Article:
I have just successfully avoided being eaten by a mountain lion/zombie/mythical monster.
Thank you. Thank you very much.
My first mistake was agreeing to take the dog out in the first place. I am sick. I should be snug under a pile of blankets, with a cup of tea and an enormous bottle of cold medicine by my side. I should not be out braving the elements – no matter if this is the first kiss of spring that we’re having today – and God was teaching me a lesson just now.
My second mistake was heading into the bloody woods.
Of course, it was broad daylight – and you’d think that the monsters would have the decency to wait until nightfall to slither out.
Not so, apparently.
And how was I to know?
To make a long story short – I decided to be kind to my restless dog and took her down one of those winding “nature trails” off the main path. I figured she needed the exercise, and even though I needed to be back in bed – I thought that providence would reward me for my good deed.
I noticed that something was amiss the moment we got to the bottom of the hill and attempted to cross the small wooden bridge over the small bubbling brook.
The woods had gone completely quiet. As I mentioned before – spring has decided to drop in for a kind of preliminary visit – and the entire neighbourhood has been erupting in birdsong for two whole days now – the woods in particular. But tt was suddenly so silent that I could almost hear my own frickin’ heartbeat. I stopped. The dog stopped too.
Then, I heard a very loud rustling noise. There are no leaves on the trees as of yet – and visibility is actually terrific – so whatever large creature it was that was making the noise – I should have been able to see it. But I saw nothing. I didn’t even see any movement.
“OK,” I thought. “Deer.” They blend in well with last season’s foliage – and they can be very loud. I was actually very excited to see deer, because the dog loves them. She’s always trying to go off and play with them, and they, being deer, are always giving her the slip, but the encounters are nevertheless fun.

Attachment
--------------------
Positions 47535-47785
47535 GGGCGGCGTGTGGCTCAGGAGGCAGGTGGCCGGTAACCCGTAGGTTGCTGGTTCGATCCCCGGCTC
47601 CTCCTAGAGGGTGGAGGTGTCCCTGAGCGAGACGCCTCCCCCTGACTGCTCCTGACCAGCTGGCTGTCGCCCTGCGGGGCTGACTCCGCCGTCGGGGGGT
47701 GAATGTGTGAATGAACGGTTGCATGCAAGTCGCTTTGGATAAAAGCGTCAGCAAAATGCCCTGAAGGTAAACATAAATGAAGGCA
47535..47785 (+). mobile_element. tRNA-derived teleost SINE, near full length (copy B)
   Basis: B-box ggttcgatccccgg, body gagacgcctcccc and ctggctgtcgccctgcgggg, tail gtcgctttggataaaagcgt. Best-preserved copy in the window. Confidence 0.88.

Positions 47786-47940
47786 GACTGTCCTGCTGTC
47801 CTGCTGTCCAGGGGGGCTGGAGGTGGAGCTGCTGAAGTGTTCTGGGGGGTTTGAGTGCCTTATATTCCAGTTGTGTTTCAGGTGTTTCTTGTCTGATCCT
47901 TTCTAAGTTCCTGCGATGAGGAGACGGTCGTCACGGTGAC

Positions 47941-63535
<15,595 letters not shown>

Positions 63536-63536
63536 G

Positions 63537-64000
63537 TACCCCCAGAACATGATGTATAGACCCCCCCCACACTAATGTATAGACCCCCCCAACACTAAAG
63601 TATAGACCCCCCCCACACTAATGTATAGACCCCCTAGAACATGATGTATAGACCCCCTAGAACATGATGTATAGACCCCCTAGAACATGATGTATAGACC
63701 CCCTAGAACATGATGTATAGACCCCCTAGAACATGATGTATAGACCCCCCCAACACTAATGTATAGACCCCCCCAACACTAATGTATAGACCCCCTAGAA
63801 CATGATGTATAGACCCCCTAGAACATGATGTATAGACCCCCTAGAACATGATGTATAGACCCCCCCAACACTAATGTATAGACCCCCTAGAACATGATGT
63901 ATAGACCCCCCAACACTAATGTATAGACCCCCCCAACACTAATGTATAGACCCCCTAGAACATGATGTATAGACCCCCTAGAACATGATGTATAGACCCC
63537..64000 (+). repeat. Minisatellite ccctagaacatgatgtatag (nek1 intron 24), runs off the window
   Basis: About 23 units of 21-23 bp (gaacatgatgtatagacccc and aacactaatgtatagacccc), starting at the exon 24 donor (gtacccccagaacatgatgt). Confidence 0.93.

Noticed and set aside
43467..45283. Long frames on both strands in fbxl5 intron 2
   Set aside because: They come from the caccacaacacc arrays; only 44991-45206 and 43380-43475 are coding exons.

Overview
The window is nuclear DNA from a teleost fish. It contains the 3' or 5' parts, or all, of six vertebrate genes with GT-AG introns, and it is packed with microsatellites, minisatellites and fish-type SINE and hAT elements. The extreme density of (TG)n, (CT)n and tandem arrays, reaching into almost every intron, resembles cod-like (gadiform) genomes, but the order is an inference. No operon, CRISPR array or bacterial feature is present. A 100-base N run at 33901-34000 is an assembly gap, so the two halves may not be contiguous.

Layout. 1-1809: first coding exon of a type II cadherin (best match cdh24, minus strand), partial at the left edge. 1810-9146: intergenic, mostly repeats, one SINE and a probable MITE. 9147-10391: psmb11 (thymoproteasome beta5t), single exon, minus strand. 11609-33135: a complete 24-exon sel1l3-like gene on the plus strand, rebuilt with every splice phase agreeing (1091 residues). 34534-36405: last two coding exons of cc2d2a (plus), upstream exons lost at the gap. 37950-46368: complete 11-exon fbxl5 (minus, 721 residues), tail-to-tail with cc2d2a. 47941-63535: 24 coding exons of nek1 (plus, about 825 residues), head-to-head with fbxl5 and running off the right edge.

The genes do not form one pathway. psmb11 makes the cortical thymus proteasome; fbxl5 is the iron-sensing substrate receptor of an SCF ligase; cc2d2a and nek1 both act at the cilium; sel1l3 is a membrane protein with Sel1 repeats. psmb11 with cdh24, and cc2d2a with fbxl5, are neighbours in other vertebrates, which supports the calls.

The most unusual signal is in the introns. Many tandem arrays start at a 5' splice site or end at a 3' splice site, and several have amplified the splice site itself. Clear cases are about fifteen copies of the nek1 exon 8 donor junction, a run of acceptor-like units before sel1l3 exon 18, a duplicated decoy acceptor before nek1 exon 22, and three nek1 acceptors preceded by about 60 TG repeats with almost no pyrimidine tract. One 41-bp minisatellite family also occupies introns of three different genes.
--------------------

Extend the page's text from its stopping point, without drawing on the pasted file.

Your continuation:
I started to cross the bridge to meet the deer, and I realized that the dog wouldn’t budge. It was not excited by the prospect of seeing deer at all. In fact, it was behaving very strangely – as if it was scared. This dog is never scared. I used to own a fierce and loyal Doberman whose only fear was thunderstorms, but this new dog, Zara, doesn’t even care about bad weather. Lighting, thunderclaps – bring it on, she says.
You can imagine that her behaviour immediately struck me as peculiar.
I decided that she was being a little brat, and tugged on her leash. But she refused to go anywhere. She wasn’t whining or howling, but her entire body became rigid, and she looked up at me with a very serious (who knew that Zara, of all living beings, could ever look serious?!) expression on her little face – and her eyes said, “Don’t go, you bloody idiot.”
And she turned away and looked in the direction of the noise again. It was getting closer. It must have been no more than fifteen feet away, and still I couldn’t see a damn thing.
The strange thing is – I wasn’t scared. Which is how I know that something was really wrong – I get scared when I’m not supposed to be scared, and I’m brave when I’m not supposed to be brave. This is the story of my life.
I decided to trust my dog, I turned around, and the dog took off, almost dislocating my shoulder. I had never seen her run away from anything before, but here she was, booking it back up the hill, dragging me with her with a strength I didn’t even know she possessed (she’s not a very big dog). I was running, occasionally looking back, not seeing anything, but still hearing some sort of noise, and deciding, finally, that I needed to get back up that hill and think about what was going on at the bottom later.
At the top, I was breathless. Some old dude walked by, gave me a strange look, and kept going. I didn’t say anything to him. What was I supposed to say? “Um, there’s a monster down there. Nice weather, isn’t it?”
It was probably some stupid garden snake, of course. Only why was it so loud? I don’t know. Why had the woods gone quiet (the birds are chirping away now, even as it gets darker and darker)? I don’t know. Why was my normally plucky dog so clearly worried for me? What was she running away from?
I don’t trust my instincts, not really – but I would trust a canine, any day. And I did.
Obviously, I have just survived an assassination attempt by an Orc, or something. Obviously, I should give Zara a medal, and never go into the bloody woods alone again.